Serbian President Boris Tadic slammed the most recent statement by Croatia’s outgoing president Stjepan Mesic, accusing his Croatian counterpart of warmongering and threatening the stability of the region.
During an informal meeting with journalists on Tuesday, Mesic said he would intervene militarily if Milorad Dodik, Republika Srpska’s prime minister, made a move to secede from Bosnia.
“If Milorad Dodik scheduled a referendum for secession of Republika Srpska from Bosnia and if I were the president… I would send the army,” said the president, who will step down in February.
Tadic responded by saying that “such pronouncements are threatening the security of all people and nations that live in the region”. He said he will bring the issue up at a UN Security Council session in New York.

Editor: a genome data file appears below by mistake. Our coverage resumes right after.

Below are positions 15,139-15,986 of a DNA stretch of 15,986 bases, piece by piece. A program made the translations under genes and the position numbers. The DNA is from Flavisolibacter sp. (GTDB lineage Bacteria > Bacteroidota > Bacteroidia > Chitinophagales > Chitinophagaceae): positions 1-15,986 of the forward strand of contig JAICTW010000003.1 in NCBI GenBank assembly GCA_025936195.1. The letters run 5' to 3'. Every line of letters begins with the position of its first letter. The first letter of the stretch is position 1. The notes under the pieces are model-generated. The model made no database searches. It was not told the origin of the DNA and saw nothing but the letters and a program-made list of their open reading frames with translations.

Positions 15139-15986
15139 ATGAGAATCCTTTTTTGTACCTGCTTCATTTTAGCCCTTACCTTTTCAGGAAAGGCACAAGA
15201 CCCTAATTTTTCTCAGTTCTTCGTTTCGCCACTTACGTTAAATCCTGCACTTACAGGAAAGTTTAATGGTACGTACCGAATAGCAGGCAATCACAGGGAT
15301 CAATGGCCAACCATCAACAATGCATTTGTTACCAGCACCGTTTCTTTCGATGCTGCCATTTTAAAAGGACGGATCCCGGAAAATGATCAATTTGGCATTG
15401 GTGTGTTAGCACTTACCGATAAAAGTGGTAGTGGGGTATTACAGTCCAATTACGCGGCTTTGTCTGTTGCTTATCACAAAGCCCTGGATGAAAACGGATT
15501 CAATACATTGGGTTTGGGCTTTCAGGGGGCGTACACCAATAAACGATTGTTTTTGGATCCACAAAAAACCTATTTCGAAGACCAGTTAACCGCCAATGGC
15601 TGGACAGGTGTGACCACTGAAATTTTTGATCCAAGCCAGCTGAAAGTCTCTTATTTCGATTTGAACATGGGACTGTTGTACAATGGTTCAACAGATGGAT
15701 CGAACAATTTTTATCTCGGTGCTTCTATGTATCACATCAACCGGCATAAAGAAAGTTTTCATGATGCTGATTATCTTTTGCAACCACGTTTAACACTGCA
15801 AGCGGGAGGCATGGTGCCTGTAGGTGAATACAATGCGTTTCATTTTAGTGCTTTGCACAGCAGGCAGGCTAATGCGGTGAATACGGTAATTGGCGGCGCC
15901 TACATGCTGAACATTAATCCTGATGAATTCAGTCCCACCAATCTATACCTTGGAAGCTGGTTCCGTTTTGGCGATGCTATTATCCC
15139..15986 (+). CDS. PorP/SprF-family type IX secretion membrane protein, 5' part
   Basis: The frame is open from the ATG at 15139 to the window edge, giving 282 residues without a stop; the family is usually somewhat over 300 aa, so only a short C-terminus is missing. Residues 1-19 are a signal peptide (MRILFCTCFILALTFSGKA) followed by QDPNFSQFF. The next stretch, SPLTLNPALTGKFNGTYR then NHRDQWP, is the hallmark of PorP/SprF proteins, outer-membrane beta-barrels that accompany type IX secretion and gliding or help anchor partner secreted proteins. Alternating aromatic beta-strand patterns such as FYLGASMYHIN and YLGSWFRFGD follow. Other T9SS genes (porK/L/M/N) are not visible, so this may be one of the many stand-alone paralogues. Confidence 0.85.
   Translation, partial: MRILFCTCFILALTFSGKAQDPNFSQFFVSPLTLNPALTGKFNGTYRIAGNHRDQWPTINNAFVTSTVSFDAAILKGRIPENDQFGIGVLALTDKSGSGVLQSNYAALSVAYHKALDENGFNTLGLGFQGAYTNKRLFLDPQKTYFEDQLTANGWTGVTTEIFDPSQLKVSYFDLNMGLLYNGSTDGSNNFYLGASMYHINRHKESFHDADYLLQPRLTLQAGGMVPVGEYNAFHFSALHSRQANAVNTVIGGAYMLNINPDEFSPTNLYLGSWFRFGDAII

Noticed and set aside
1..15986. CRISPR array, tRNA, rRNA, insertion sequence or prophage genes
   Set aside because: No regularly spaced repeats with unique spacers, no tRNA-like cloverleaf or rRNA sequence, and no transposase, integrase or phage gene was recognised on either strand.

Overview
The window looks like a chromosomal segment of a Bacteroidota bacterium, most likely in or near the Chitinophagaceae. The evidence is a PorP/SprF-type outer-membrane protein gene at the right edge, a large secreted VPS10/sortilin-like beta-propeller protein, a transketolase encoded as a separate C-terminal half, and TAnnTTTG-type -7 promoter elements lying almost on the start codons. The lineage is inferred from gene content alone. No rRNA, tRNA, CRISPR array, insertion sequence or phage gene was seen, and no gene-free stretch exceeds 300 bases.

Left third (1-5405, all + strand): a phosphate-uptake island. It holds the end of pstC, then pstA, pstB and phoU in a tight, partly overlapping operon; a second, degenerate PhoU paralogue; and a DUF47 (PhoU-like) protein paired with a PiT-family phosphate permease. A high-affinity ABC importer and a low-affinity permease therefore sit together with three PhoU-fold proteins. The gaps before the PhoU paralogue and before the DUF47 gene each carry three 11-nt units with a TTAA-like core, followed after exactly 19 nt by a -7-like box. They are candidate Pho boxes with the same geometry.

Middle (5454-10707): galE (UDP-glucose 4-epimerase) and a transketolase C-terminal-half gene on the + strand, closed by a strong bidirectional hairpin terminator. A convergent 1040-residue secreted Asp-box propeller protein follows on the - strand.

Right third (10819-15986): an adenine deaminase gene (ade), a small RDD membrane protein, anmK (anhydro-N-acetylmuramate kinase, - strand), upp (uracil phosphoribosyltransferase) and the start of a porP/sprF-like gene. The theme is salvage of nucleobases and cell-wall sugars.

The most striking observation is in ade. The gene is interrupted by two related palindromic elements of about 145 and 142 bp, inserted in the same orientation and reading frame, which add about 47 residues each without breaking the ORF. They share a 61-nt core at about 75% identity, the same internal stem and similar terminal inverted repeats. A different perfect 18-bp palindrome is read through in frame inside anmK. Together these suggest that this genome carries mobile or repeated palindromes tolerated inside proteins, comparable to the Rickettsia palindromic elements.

His statement is the latest in a series that show a visible deterioration in relations between Serbia and Croatia. Earlier this week, Tadic said he will not attend the inauguration of Croatia’s new president Ivo Josipovic, siting the attendence of his Kosovo counterpart as the reason.
The two countries have not yet settled a number of open issues related to the conflicts of the 1990s, including missing Croat combatants allegedly held captive in Serbia during the war, the extradition to Croatia of persons suspected of war crimes in Croatia, and the return of Serbian refugees to Croatia.
Serbia is also resentful of Mesic’s recent official visit to Kosovo.
After years of waiting for Croatia to withdraw its genocide suit against Serbia, Serbia on 4 January filed a countersuit. Relations deteriorated also after Mesic on 7 January cut one year off the jail sentence of a convicted war criminal.
Tadic will address the UN Security Council on 22 January.